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What Can I Take For Chronic Pain?

Chronic pain is mysterious and often lasts for years. If you experience its symptoms but ignore them because you’re “tough” or think they’re just in your head, you’re doing yourself a grave injustice. Talk to a doctor, get diagnosed – and learn about treating symptoms to regain control of your life.

What is chronic pain?

Chronic pain is long standing pain that persists beyond the usual recovery period or occurs along with a chronic health condition, such as arthritis. Chronic pain may be ‘on’ and ‘off’ or continuous. It may affect people to the point that they can’t work, eat properly, take part in physical activity, or enjoy life. Chronic pain is a major medical condition that can and should be treated.”

 

Many of its symptoms are treatable with ketamine.

How is chronic pain diagnosed?

If you’re experiencing chronic pain, talk with your doctor or therapist. They may recommend any number of diagnostics and test procedures. Before agreeing to anything, ask your doctor about health risks, and know the benefits of each test. For chronic pain relief, you could be expected to first undergo lab tests, musculoskeletal or neurological exams, imaging tests (magnetic resonance imaging and X-rays), or electrodiagnostic procedures. Diagnosis may also happen after a thorough mental health evaluation.

Who can treat chronic pain?

Besides your primary care doctor or mental health professional, there are a number of experts specializing in pain management whom your doctor may work with on your behalf or refer you to directly for care. These may include:

 

  • Pain medicine specialists
  • Orthopedic specialists and surgeons
  • Osteopathic doctors
  • Rheumatologists
  • Physiatrists or rehabilitation specialists
  • Physical or occupational therapists
  • Acupuncturists or chiropractors

 

You also may be referred to a doctor or clinician who specializes in treatment using ketamine.

What can I take for chronic pain?

The best kind of therapy for chronic pain is one you’re comfortable with, doesn’t interfere with other medication or conditions, and has a proven track record of success. Once a doctor has offered a diagnosis, and possibly identified the source of the pain, it may be recommended that you try:

 

  • Analgesics for pain relief
  • Topical products
  • Antidepressants
  • Exercise
  • Hot or cold patches
  • Massage therapy or relaxation techniques
  • Various kinds of behavioral and mental health counseling
  • Music, art, or pet therapy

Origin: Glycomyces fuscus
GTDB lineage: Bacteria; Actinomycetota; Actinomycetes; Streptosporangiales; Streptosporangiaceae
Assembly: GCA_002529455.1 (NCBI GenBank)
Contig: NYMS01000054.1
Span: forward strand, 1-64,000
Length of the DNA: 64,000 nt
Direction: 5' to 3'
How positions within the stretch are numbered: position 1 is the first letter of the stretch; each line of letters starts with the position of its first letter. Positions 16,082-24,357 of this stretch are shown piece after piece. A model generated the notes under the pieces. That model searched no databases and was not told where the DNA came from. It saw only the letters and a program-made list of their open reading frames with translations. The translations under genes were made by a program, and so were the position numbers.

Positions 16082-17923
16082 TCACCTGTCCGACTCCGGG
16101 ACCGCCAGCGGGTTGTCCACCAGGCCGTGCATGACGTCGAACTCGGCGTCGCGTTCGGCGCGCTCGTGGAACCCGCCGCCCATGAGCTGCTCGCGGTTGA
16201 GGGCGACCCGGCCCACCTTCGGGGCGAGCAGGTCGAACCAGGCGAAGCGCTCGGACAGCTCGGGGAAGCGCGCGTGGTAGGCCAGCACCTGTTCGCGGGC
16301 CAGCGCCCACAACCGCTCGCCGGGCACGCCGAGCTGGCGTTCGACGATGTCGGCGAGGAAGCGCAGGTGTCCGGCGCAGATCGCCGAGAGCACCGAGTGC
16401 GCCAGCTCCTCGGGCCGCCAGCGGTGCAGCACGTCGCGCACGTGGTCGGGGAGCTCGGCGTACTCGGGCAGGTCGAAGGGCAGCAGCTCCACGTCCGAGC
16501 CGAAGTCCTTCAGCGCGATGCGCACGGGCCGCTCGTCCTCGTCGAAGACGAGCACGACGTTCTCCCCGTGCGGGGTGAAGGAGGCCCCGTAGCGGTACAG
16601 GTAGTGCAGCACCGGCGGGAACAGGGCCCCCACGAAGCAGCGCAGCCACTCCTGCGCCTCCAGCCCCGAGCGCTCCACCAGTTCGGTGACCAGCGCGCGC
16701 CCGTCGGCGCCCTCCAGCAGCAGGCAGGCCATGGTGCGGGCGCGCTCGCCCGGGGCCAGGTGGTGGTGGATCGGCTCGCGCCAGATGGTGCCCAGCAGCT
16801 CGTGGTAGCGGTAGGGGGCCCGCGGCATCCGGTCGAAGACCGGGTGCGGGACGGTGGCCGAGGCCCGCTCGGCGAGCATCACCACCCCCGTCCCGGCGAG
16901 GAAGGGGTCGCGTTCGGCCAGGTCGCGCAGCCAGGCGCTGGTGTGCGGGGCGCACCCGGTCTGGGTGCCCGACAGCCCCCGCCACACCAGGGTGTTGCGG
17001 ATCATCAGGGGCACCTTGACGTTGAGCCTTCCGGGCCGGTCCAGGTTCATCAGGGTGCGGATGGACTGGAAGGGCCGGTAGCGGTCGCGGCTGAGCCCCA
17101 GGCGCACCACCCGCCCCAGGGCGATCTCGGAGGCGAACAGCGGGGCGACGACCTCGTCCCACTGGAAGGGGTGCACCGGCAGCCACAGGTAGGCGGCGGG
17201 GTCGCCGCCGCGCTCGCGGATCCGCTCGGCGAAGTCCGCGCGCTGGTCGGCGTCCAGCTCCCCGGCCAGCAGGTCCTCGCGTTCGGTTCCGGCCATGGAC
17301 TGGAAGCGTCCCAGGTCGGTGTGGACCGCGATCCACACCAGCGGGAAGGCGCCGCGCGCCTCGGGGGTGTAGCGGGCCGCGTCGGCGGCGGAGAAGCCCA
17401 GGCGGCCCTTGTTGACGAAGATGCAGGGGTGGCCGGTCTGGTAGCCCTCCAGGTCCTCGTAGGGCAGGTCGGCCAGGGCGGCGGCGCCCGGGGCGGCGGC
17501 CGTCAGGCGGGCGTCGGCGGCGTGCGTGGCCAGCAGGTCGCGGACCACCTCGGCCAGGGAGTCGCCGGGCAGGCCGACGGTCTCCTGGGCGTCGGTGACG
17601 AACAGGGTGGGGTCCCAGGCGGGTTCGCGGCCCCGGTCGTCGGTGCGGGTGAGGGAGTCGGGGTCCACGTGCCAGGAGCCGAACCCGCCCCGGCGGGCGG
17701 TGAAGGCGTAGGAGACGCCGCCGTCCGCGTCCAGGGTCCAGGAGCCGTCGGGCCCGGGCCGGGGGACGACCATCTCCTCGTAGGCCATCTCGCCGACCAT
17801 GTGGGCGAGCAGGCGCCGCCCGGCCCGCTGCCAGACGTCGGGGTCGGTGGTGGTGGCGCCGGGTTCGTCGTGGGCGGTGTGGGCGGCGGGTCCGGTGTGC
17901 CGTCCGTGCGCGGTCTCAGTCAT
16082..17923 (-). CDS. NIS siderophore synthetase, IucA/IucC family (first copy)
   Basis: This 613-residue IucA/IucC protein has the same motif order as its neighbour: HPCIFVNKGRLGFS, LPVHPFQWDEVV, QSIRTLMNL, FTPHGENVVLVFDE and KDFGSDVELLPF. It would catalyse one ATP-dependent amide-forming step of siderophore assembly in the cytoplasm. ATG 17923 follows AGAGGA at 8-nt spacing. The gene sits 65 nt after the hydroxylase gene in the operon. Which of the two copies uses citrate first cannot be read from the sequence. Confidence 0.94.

Each of these could work differently over several months, and your doctor may recommend using ketamine to treat chronic pain.

What causes chronic pain?

Chronic pain is different from acute pain. It doesn’t have a known cause, and rarely goes away on its own or with basic care. The original cause may have been an injury or infection. The pain could also result from arthritis or cancer. This underscores the importance of diagnosis.

Who does chronic pain affect?

According to the National Health Interview Survey by the U.S. Centers for Disease Control (CDC) and Prevention:

 

  • In 2019, 20.4% of U.S. adults experienced chronic pain and 7.4% of adults suffered chronic pain which regularly restricted life or work activities (this is called high impact chronic pain) in the previous 3 months.
  • Chronic pain and high-impact chronic pain went up with age and were most prevalent among adults 65-years old and older.
  • Non-Hispanic white adults (23.6%) were more likely to have chronic pain compared with non-Hispanic black (19.3%), Hispanic (13.0%), and non-Hispanic Asian (6.8%) adults.”
  • The survey also showed that the percentage of adults who experienced chronic pain and high-impact chronic pain went up as wherever they resided became more rural.

 

Chronic pain isn’t just a U.S. problem, but a global health risk. According to Boston University and the CDC, an estimated 1.5 billion people experience chronic pain symptoms annually.

The prognosis for chronic pain

Many people experiencing chronic pain can be helped if they recognize the causes and the numerous and different steps which can be taken to negate what chronic pain has done. Scientists believe that innovations in neuroscience can lead to more and improved treatments for chronic pain in the years ahead.

Ketamine for chronic pain

Ketamine has been around for more than 60 years. During most of that time, it was used as a pre- and post-surgical anesthetic, first gaining acceptance among injured U.S. soldiers in Vietnam. Since then, its psychotropic properties have kicked off numerous studies where doctors and scientists have uncovered evidence that it can treat symptoms of anxiety, depression, other mental illnesses, and chronic pain and other physical ailments. Ask your doctor if it’s right for you.

Final thoughts

Ketamine, a prominent anesthetic known across the globe and used for decades, is also a powerful pain reliever. Ketamine is especially useful as a pain treatment because of its unique ability to possibly bring relief to pain symptoms within hours or even minutes, rather than the weeks or months traditional medication can take for some people.

 

Research into ketamine for mood and pain disorder treatment is still ongoing, but it is believed that ketamine helps foster new connections between synapses and restore damaged nerve connections. This, in essence, rewrites the parts of your brain contributing to your symptoms.

 

Contact us today to learn more about this innovative new treatment option.

 

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